My depression is out there – and I’m not sure I like it

I “outed” myself yesterday and I’m not sure how I feel about it.

I told someone new that I have depression.

 

Pause.  Deep breath.  REALLY deep breath.

 

I shared my secret with a friend named L.  She is an experimental friend for me – an attempt to try something new in my friendships.  For years, I’ve made snarky remarks about how I’m an isolationist and I don’t like people.  I’ve built a formidable wall around myself, and I’m damn proud of that wall.  It’s an architectural feat – a thing of beauty!  The few people I’ve let in have tended to develop into deep, intense friendships.  My most recent friendship like this ended very painfully (more on that eventually), and in doing some postmortem analysis, I realized that I tend to pursue friendships with people who are emotionally unavailable.  In many cases these are people who have very complicated issues of their own, and I end up in a dynamic where I’m providing unlimited support but receiving very little in return.  There’s plenty of further analysis to be done about why that is, but that’s for another time.

The point is that I decided recently that maybe I should try to find some different kind of friends.  Ok, it wasn’t my idea, but something that my therapist had oh-so-gently suggested.  A few times.  In a few different ways.

L is a good candidate for this social experiment of mine.  She is a positive, happy person – the kind of person I usually avoid like the plague, probably because it makes me feel awful about my own lack of positivity.  But L is honestly, truly a good person who happens to have a sunny outlook.  She’s a fellow preschool mom who called a few times to suggest we meet up for lunch.  For a while I didn’t return her calls consistently – she’s the kind of person who knows everyone and talks to everyone, and I didn’t understand why she wanted to bother with me.  She has a gazillion friends, so why does she need me?

But I decided to give it a try.  After having my last deep friendship end so terribly, maybe it was time to try a more casual friendship.  To take a few bricks down from my wall.  I tend to have an all-or-nothing approach, and it surprised me when my therapist suggested that I could take just a few bricks down instead of the whole wall.  Even more, if after giving it a try I still didn’t feel safe, I could put the bricks back up. In other words, I didn’t have to commit to L being my best friend of all time.  I didn’t even have to commit to having lunch with her more than once or twice.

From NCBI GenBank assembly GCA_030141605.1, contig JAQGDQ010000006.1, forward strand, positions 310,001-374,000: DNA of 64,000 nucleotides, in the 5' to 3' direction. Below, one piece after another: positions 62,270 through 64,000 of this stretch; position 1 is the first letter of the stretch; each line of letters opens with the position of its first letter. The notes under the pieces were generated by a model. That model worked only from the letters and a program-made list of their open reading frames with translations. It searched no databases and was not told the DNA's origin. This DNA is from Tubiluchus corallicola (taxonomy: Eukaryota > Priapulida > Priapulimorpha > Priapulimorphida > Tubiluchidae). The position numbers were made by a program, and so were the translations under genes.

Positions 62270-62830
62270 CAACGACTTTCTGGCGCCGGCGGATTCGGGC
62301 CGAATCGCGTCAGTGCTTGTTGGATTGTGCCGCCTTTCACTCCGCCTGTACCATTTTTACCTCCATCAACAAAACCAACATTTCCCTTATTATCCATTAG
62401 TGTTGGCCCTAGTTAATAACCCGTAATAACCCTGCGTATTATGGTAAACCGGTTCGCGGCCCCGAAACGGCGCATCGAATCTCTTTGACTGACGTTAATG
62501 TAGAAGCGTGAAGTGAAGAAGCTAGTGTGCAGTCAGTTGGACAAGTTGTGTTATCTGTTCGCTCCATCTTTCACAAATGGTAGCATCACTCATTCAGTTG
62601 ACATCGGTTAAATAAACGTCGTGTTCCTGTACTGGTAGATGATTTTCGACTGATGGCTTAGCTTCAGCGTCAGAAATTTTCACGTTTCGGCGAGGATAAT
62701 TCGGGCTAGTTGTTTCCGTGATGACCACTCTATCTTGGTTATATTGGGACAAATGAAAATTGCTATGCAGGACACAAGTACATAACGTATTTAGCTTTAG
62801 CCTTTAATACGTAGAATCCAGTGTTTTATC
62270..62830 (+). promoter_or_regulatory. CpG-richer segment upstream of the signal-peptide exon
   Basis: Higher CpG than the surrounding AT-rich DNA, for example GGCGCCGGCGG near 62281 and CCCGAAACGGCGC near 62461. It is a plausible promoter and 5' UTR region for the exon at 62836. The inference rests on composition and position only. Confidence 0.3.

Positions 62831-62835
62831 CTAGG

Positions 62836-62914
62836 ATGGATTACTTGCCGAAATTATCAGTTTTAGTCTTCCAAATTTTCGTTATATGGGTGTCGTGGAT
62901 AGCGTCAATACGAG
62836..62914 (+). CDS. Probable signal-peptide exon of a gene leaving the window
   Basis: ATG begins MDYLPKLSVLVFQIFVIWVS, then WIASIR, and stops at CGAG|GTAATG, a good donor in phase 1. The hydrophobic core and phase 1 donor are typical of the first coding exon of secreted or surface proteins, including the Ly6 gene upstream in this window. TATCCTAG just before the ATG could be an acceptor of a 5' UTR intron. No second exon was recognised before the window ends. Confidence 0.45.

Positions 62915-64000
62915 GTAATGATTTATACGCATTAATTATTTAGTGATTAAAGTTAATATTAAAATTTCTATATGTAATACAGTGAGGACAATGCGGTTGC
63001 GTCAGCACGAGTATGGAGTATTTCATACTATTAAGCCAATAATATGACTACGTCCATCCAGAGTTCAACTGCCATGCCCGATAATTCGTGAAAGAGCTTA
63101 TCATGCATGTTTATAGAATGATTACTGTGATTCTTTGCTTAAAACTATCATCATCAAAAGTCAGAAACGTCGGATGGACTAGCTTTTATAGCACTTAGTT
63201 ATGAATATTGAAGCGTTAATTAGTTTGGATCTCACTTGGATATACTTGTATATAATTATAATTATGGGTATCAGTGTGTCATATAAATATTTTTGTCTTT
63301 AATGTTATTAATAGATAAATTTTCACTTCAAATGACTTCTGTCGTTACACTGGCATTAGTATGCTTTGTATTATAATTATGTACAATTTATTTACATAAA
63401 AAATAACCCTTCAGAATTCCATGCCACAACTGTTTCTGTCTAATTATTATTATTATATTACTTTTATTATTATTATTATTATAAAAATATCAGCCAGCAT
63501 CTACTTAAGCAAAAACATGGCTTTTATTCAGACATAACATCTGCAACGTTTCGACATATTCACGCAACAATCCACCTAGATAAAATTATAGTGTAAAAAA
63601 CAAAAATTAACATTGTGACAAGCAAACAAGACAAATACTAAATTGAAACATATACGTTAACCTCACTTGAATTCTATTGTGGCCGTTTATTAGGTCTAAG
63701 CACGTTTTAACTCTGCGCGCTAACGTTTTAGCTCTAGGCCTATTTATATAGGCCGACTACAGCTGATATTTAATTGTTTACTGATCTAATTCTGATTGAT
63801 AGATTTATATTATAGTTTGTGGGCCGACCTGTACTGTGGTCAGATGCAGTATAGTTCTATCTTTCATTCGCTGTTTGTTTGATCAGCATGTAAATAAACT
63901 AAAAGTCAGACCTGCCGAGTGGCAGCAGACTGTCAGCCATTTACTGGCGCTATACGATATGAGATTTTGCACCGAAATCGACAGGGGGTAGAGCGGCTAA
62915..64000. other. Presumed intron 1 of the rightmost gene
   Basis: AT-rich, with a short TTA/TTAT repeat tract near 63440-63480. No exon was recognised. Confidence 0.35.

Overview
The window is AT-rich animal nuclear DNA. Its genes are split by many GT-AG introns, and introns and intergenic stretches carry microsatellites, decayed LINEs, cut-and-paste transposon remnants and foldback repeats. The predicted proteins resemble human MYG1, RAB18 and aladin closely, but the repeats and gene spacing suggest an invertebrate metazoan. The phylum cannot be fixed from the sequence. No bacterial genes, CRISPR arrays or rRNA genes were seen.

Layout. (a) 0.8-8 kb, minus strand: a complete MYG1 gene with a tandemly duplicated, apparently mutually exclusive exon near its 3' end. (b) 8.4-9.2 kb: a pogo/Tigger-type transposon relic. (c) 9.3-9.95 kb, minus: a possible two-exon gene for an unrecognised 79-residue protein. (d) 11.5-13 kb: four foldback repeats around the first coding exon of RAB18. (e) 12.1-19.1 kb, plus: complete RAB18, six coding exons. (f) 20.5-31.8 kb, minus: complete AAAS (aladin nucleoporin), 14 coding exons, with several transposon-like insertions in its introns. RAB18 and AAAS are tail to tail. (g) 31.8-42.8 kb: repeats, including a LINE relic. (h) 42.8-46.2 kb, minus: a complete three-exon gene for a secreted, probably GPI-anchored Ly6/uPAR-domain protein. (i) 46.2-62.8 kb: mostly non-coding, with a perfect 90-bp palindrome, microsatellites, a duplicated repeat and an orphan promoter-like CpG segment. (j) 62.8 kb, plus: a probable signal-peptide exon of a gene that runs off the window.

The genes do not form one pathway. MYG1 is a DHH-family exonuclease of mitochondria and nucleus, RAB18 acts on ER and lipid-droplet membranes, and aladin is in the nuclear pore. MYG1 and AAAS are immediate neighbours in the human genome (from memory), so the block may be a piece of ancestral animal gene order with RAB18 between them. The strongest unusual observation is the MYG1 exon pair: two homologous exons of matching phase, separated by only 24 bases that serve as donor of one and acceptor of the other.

So I finally started returning L’s calls.  And guess what?  It’s been an enjoyable connection for me.  L and I have a comfortable, easy rapport, and I appreciate the positive perspective she brings to things.  I’m not spilling my guts to her in deep, heart-wrenching conversations, but it’s not a superficial friendship either.  It’s somewhere in the middle.  And I feel both fascinated and pleased that my little social experiment has turned out well.

But then yesterday my experiment went awry.  I was scheduled to have lunch with L after a therapy session (dumb idea, I know).   I’ve been feeling like I’m headed for a depressive slump, and I wanted desperately to call her and cancel.  But I felt like that was the wrong answer, so I went anyway.

In the course of the conversation, L inquired about my morning and what I’d been up to.  I have no idea where it came from but I told her that I had been to therapy.

First pause.

L hesitated but she covered it up well.  I could almost see the thought bubble above her head:  What kind of therapy does she mean?  Like physical therapy?  Oh wait, no, she means Therapy Therapy.  The real deal.  Ahhhh.

She recovered quickly and asked with concern if I was doing okay, if there was anything going on.  And then I dropped another bombshell:  I have clinical depression.

Second pause.

Now she really hesitated.  And looked uncomfortable.  For a woman who always has a smile on her face and takes things in stride, I knew this was unusual.